Aside from landing a spot on Team Florida, she is a key jammer for Tampa Ro10476073_687716924596799_3400169225970794745_oller Derby on the track and helps develop their off skates training program. I was fortunate enough to train with Tampa for a short while before work took over my life, and once you’ve experienced their off skates training it’s easy to see how they’ve earned spots in Division 1 playoffs for years. Although 2013 wasn’t as strong of a showing as the team would have liked, 2014 told a different story. They defeated hometown favorites Santa Cruz, hungry and determined Blue Ridge and Terminal City who put up quite a fight in a nail-biting back-and-forth game. They played a very physical Minnesota and lost in what Diddy describes as one of the toughest game of their season. After coming in as the 7 seed, they left D1 Playoffs in Sacramento in the 5th spot. Again, no big deal.

Name: PhDiesel

Number: 2

League: Tampa Roller Derby

Tell me about yourself! When did you start derby?
I’ve always enjoyed being physically active – I ran track competitively in high school and college, and trained for half marathons and triathlons after grad school. I took a job at the University of South Florida in 2010. While out for drinks with a friend that was moving away one Saturday night, we ran into some derby girls and I asked some questions. Their next “meet and greet” was the following Monday. My friend convinced me that her “going away present” to her could be attending that meeting. That was July of 2011, and I think I’ve spent more time at our rink than in my office since that day!!!

What cool things have you done with your derby career? Where has it taken you?
I could never have imagined the cool people I’ve met and the amazing experiences I’ve had as a result of playing roller derby. I’ve visited some very cool cities with my travel team, competed against some LEGENDS of the sport, pushed myself to achieve things I didn’t think were possible, and experienced tremendous personal growth as well. It sounds extremely cheesy, but it’s absolutely true!!! Derby will change your life!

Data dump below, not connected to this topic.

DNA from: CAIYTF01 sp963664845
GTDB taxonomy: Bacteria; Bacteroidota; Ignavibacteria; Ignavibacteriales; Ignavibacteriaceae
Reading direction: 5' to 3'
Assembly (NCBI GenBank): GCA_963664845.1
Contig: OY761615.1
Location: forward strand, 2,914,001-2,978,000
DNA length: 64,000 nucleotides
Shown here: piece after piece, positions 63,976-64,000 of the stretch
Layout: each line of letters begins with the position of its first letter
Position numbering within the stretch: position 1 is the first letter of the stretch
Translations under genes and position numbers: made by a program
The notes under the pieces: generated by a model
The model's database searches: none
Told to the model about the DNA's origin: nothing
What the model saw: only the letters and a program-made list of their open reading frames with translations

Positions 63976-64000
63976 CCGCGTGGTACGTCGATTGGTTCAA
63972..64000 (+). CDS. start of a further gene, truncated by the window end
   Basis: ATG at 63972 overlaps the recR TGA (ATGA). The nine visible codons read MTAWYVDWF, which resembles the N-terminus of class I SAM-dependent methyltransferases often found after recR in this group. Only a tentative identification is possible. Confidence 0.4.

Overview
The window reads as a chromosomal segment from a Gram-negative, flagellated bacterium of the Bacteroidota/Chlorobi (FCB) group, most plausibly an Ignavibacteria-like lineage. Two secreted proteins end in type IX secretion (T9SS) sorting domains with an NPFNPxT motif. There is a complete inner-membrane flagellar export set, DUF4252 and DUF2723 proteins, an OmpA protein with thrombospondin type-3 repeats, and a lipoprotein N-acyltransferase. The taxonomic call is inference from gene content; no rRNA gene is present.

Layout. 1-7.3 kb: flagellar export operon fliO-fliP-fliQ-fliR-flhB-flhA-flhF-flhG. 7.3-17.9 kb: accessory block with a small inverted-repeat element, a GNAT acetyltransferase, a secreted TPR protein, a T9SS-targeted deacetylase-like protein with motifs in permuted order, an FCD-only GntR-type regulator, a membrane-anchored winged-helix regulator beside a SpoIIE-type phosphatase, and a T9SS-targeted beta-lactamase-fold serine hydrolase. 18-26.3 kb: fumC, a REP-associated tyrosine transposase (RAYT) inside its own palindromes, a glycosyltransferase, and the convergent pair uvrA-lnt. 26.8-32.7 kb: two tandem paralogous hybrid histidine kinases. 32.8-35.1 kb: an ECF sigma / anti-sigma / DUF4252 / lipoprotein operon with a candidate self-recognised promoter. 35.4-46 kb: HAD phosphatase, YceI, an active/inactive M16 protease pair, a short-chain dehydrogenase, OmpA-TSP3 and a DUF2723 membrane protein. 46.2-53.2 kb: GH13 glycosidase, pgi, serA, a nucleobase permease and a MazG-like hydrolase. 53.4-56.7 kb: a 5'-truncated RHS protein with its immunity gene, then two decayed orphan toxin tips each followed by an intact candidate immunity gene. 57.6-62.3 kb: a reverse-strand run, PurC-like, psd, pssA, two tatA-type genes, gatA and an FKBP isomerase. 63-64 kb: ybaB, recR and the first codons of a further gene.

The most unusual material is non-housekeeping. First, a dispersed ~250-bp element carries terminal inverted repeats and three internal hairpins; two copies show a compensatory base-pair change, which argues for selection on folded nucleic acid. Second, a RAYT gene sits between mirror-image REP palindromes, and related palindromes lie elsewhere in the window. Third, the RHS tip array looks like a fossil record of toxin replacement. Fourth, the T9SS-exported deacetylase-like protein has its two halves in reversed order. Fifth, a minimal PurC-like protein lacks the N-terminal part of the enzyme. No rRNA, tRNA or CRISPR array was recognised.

How has derby changed the way you feel about food?
I can definitely tell a difference when I’m eating “clean” and when I’m not – powering through a tough practice or driving a blocker out of play is a lot easier when I’ve had lean meats and veggies for dinner instead of something super processed, greasy, or fried. I definitely appreciate the “cheat” foods much more, and know what I can and can’t get away with if I want to perform at my best.10669263_577254685739943_4231087171482205089_o

What healthy foods can you not live without?
When I’m heavy into training, my fridge is stocked with raw veggies, hummus, cottage cheese, and greek yogurt. Steel cut oatmeal and sweet potatoes are must-haves in my pantry!

What is your guilty pleasure?
SWEETS! All of them! Ice cream, brownies, and peanut M&M’s especially. Although I’ve never met a french fry I didn’t like, either. Wheat beers. Red wine. Oh geez, I didn’t realize I had so many “guilty pleasures.” I’ll stop…

How do you cross-train off the track?
I like to do interval workouts that include exercises for strength, agility, and speed. I was a sprinter in high school and college, so I love the challenge of stair repeats, hill runs, or “suicides.” I’ve really scaled back on the amount of distance running I do during the season, because it feels counterproductive. I once made the mistake of training for a half marathon near the end of a derby season, and my body was NOT happy with me. My brain knew what I needed my legs to do, but my poor legs just couldn’t do that much when I was logging 10365316_946019882091767_638582284770806615_o40 miles a week. Lesson learned.

Any special pre-bout meal that you swear by?